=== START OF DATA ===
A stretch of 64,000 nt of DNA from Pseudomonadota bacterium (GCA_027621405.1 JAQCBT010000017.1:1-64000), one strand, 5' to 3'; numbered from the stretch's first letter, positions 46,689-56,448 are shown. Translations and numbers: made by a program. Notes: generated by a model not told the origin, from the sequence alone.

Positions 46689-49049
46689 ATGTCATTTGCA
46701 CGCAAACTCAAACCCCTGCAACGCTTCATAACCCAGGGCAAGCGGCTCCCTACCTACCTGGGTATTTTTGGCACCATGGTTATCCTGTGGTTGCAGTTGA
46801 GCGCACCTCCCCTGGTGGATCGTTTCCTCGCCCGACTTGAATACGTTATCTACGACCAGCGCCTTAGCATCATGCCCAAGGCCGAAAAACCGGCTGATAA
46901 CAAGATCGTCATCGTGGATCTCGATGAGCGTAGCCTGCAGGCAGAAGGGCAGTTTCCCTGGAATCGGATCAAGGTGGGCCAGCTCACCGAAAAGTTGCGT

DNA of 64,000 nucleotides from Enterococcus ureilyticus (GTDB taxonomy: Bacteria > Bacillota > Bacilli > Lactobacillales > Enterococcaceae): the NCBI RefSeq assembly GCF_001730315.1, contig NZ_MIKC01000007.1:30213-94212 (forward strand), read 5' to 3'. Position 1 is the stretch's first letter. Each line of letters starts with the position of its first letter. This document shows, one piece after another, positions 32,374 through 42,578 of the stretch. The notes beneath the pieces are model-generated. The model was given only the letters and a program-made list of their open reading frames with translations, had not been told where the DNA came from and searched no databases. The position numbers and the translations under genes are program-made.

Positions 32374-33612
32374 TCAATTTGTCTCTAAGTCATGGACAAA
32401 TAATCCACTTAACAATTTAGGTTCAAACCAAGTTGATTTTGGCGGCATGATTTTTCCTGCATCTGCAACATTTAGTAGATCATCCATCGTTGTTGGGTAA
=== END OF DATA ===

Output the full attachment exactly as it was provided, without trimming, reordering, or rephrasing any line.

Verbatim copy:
A stretch of 64,000 nt of DNA from Pseudomonadota bacterium (GCA_027621405.1 JAQCBT010000017.1:1-64000), one strand, 5' to 3'; numbered from the stretch's first letter, positions 46,689-56,448 are shown. Translations and numbers: made by a program. Notes: generated by a model not told the origin, from the sequence alone.

Positions 46689-49049
46689 ATGTCATTTGCA
46701 CGCAAACTCAAACCCCTGCAACGCTTCATAACCCAGGGCAAGCGGCTCCCTACCTACCTGGGTATTTTTGGCACCATGGTTATCCTGTGGTTGCAGTTGA
46801 GCGCACCTCCCCTGGTGGATCGTTTCCTCGCCCGACTTGAATACGTTATCTACGACCAGCGCCTTAGCATCATGCCCAAGGCCGAAAAACCGGCTGATAA
46901 CAAGATCGTCATCGTGGATCTCGATGAGCGTAGCCTGCAGGCAGAAGGGCAGTTTCCCTGGAATCGGATCAAGGTGGGCCAGCTCACCGAAAAGTTGCGT

DNA of 64,000 nucleotides from Enterococcus ureilyticus (GTDB taxonomy: Bacteria > Bacillota > Bacilli > Lactobacillales > Enterococcaceae): the NCBI RefSeq assembly GCF_001730315.1, contig NZ_MIKC01000007.1:30213-94212 (forward strand), read 5' to 3'. Position 1 is the stretch's first letter. Each line of letters starts with the position of its first letter. This document shows, one piece after another, positions 32,374 through 42,578 of the stretch. The notes beneath the pieces are model-generated. The model was given only the letters and a program-made list of their open reading frames with translations, had not been told where the DNA came from and searched no databases. The position numbers and the translations under genes are program-made.

Positions 32374-33612
32374 TCAATTTGTCTCTAAGTCATGGACAAA
32401 TAATCCACTTAACAATTTAGGTTCAAACCAAGTTGATTTTGGCGGCATGATTTTTCCTGCATCTGCAACATTTAGTAGATCATCCATCGTTGTTGGGTAA